In this week's issue, Radley Balko looks at how an unprecedented police reform movement got its start in one of America's most conservative states: Utah.
Radley takes us back to Jan. 4, 2011, when Army veteran Matthew David Stewart's home in
Ogden -- where he grew marijuana -- was raided by 12 police officers in the middle of the night. Stewart exchanged fire with the police for about 20 minutes. By the end of the battle, one cop was dead, and according to various accounts, between 130 and 250 bullets had been fired. Stewart landed in prison, where he ended up hanging himself in May of this year.
An editorial in the Salt Lake Tribune after the incident questioned why the police decided to wage "a military-style attack on a small-time weed grower," while Ogden's Standard-Examiner called for a "re-evaluation of how local law enforcement handles its duties, particularly concerning raids and late-night police procedures."
The incident, and others like it, have caused many to wonder whether such middle-of-the-night raids are really necessary. As Radley puts it, "if instead of raiding the house, the police had simply arrested Stewart as he was leaving to go to work, or as he was coming home, or even at his job at Walmart, there would have been two fewer funerals in Ogden."
Elsewhere in the issue, upstate New York farmer Bob Comis writes in wrenching detail about a task central to his livelihood: slaughtering animals. Here is his description of one particular lamb's last moments, after the sheep have been carried by trailer from his farm to the slaughterhouse:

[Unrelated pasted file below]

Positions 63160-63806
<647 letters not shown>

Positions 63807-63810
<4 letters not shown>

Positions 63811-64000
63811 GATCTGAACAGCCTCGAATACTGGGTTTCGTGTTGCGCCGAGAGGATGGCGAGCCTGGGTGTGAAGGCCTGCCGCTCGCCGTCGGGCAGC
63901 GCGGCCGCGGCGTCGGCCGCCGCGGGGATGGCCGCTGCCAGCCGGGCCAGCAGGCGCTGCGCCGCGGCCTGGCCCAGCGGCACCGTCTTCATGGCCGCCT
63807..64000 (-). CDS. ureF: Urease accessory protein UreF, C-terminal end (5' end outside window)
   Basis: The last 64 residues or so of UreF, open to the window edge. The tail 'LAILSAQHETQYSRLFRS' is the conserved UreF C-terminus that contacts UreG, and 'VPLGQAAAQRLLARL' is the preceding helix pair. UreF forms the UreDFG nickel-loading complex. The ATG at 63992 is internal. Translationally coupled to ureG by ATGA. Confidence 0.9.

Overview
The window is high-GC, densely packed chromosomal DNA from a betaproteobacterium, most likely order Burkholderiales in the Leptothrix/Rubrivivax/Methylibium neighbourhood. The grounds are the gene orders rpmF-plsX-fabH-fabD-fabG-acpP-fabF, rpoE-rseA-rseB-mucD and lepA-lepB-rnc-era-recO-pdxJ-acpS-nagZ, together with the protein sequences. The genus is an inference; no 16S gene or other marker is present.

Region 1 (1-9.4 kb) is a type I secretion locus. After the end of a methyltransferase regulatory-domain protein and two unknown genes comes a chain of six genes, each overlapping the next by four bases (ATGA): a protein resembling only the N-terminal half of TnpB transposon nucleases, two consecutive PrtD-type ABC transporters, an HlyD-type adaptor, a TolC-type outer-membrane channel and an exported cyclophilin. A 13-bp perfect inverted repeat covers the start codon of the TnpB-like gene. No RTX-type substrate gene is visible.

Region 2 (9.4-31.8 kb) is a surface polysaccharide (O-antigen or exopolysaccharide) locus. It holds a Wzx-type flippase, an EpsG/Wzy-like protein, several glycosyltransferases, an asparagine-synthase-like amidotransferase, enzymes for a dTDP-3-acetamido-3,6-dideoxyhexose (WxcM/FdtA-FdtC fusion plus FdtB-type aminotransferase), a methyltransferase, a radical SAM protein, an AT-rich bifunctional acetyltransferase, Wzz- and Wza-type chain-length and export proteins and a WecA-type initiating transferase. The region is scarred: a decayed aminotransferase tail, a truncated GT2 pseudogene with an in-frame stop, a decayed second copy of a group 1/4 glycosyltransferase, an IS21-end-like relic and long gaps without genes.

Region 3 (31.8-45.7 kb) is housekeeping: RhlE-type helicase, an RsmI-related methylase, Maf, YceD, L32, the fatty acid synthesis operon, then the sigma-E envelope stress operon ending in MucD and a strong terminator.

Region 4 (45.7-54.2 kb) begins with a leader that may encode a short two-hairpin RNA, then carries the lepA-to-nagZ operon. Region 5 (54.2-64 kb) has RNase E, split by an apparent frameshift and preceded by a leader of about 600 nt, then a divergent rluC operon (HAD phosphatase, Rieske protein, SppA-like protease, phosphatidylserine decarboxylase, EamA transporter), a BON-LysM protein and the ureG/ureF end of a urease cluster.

The gun will make a loud popping sound and My Pretty Girl, the cutest, sweetest, most adorable little lamb you can imagine, will drop like a stone. It will have been a very stressful morning for her, anyone who denies that is a liar, a fool, or worse, but, at the end, she will drop like a stone.
Finally, as part of our continued focus on The Third Metric, we take you inside an animal sanctuary outside Washington, D.C., where, in a twist on the usual Thanksgiving meal, it's the turkeys that get served a meal to remember.
This story appears in Issue 75 of our weekly iPad magazine, Huffington, available Friday, Nov. 15 in the iTunes App store.
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